trines of peace, brotherly kindThe historian has evidently ness, and the forgiveness of injuaimed at being impartial ; but as ries, taught by the example of she justly observes, “ complete their divine Master, nor should perfection is not to be attributed they leave the appropriate duties to man ; undue prejudices and of their profession to descant on partialities often imperceptibly political principles or characcreep into the best of hearts.” ters.” The remark is certainly We naturally feel for our friends, just ; and if any of the gentleand it is not impossible that the men referred to have left the following complaints extracted appropriate duties of their profes

a letter to the author," sion to descant on political prinwritten by a “ very judicious ciples or characters," they de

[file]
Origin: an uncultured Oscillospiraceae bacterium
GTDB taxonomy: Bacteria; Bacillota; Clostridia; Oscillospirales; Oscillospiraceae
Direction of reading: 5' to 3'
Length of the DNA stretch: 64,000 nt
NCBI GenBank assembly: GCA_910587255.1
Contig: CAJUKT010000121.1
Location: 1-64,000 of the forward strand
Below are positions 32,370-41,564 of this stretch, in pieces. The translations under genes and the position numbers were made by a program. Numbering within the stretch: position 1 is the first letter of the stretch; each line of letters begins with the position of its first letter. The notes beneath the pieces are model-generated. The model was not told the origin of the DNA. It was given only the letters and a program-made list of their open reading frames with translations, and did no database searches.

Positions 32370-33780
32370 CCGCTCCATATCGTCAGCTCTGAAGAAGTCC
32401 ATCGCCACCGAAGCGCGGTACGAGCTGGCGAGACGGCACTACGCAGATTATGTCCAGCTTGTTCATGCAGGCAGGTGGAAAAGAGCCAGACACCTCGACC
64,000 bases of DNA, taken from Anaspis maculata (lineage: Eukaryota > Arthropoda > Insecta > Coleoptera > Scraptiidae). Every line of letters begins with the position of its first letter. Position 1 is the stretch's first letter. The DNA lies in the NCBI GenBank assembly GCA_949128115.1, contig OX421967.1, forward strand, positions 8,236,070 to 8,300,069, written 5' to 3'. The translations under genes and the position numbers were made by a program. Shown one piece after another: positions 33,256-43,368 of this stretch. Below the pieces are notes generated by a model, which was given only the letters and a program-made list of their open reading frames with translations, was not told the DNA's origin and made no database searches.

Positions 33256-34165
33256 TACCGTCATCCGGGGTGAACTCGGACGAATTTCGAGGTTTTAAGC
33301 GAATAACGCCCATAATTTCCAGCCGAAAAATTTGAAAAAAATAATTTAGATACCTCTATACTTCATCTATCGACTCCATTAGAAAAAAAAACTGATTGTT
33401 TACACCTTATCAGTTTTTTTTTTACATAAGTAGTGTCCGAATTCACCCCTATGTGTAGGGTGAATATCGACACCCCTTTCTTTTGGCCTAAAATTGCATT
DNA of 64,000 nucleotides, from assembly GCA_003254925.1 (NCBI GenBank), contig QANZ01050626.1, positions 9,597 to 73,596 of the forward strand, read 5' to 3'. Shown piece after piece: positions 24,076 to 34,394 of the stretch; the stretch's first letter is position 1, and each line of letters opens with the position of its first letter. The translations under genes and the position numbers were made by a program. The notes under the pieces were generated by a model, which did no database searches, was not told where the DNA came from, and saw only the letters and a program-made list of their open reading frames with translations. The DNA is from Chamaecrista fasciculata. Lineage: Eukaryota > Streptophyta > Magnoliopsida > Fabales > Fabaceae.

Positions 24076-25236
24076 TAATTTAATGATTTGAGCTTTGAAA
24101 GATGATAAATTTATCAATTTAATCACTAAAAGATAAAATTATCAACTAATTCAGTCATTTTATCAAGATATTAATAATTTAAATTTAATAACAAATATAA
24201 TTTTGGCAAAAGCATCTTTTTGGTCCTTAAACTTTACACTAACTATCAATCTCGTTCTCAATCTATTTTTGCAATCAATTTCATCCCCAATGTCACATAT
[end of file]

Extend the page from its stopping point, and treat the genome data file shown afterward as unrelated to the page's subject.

serve, and ought to receive cen- 1 Cor. ii. 2, For I determined not sure ; but, at the same time, it to know any thing among you, save must be observed, that the cler- Jesus Christ, and him crucified. gy possess rights, liberties, priv- The introduction, though on ileges, and property, in com- the whole, striking and appromon with their fellow-citizens, priate, is yet in some instances and have an equal right to judge exceptionable. to whose care they may be The writer's observations, rebest committed, and to express specting his early “resolution their opinion, as to the suitable to be a minister of the everlastness of persons proposed : it is ing gospel ;” and the time of his their duty to do so; for their admission to the Christian church, profession, as clergymen, does and a few other remarks of a not exempt them from their du- similar nature, though doubtless ties as men ; and indeed it is ea- highly interesting to himself, sy to conceive that cases may oc- would have better become anothcur, in which even their duty, as er pen. Too much concerning clergymen, would require their “ourselves" is, on no occasion, descanting, and descanting free- either“ proper” or “necessary." ly to, upon both political and After treating of the peculiar religious principles and charac- honour and happiness of those, ters. The advice, however, is who are used as instruments in good ; and might with great the salvation of men ; the writer propriety have been extended to